Then one afternoon he went to a wheelchair-skills session at Stoke Mandeville hospital, organized by The Back Up Trust. He learned a variety of practical skills and was inspired by his trainer who seemed at one with his wheelchair. Gradually Rushby-Smith rebuilt his ambition and realized he could get back to doing the things he loved in the great outdoors.
Five years later, Rushby-Smith is is taking the skills and confidence he gained through the program and sharing it with others as a Back Up wheelchair-skills instructor. Working with all 13 spinal units in the UK, they help paralysis patients from ages 6 – 96. The program strives to teach the basics such as pushing forwards, backwards and turning, as well as more complex moves such as pushing with one hand, negotiating ramps and curbs, and going up and down stairs.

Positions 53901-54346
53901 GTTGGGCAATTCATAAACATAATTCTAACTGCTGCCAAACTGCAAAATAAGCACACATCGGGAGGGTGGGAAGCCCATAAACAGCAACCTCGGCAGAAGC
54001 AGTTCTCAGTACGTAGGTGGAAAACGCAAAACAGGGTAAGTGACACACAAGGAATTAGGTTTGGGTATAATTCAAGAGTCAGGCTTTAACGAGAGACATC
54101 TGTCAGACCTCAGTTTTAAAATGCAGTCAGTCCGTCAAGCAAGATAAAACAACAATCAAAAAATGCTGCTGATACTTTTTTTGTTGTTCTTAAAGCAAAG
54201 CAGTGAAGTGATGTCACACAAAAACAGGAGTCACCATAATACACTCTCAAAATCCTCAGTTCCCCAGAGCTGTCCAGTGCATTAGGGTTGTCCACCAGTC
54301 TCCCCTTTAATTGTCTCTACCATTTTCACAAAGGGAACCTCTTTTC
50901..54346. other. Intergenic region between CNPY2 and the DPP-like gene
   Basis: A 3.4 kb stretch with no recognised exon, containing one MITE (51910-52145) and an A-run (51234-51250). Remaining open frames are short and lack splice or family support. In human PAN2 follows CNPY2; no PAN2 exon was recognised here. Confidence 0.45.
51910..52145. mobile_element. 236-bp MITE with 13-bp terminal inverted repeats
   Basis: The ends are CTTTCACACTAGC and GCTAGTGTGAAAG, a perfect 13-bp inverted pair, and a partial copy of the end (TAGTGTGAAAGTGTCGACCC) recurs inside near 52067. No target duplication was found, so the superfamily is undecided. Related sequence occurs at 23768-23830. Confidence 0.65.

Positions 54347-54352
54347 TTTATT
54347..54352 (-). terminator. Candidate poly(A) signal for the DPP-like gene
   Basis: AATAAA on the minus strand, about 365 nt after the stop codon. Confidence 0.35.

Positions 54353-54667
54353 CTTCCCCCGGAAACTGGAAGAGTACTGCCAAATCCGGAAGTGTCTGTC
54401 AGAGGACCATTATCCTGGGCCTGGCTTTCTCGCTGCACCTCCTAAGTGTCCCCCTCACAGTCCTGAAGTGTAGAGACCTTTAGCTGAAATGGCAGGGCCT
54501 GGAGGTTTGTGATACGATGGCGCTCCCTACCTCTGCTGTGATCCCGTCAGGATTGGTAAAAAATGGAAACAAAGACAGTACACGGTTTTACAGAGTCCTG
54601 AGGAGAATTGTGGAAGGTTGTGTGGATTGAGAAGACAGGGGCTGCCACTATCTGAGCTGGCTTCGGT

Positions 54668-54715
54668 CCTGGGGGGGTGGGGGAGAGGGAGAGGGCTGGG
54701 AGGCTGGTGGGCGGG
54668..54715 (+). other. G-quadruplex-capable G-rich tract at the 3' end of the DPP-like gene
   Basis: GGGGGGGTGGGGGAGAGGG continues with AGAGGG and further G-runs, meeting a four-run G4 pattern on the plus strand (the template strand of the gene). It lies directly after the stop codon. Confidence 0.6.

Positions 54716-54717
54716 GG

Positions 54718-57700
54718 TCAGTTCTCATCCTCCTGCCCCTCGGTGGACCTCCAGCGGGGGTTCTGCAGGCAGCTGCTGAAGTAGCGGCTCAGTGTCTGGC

“Numerous studies have shown the value of an active life to the long-term physical health of wheelchair users, but there are also important psychological implications to the role of confidence building. Developing independence is surely the first step towards rejoining wider society, and going back to work,” he says.
Rushby-Smith knows what it feels like to not be able to see beyond what you can’t do, so he is inspiring participants to realize their potential and rethink what the future might hold. Once you learn the moves, life in a wheelchair isn’t as difficult as you might expect.
What was your most challenging obstacle in learning to maneuver a wheelchair? How did you overcome?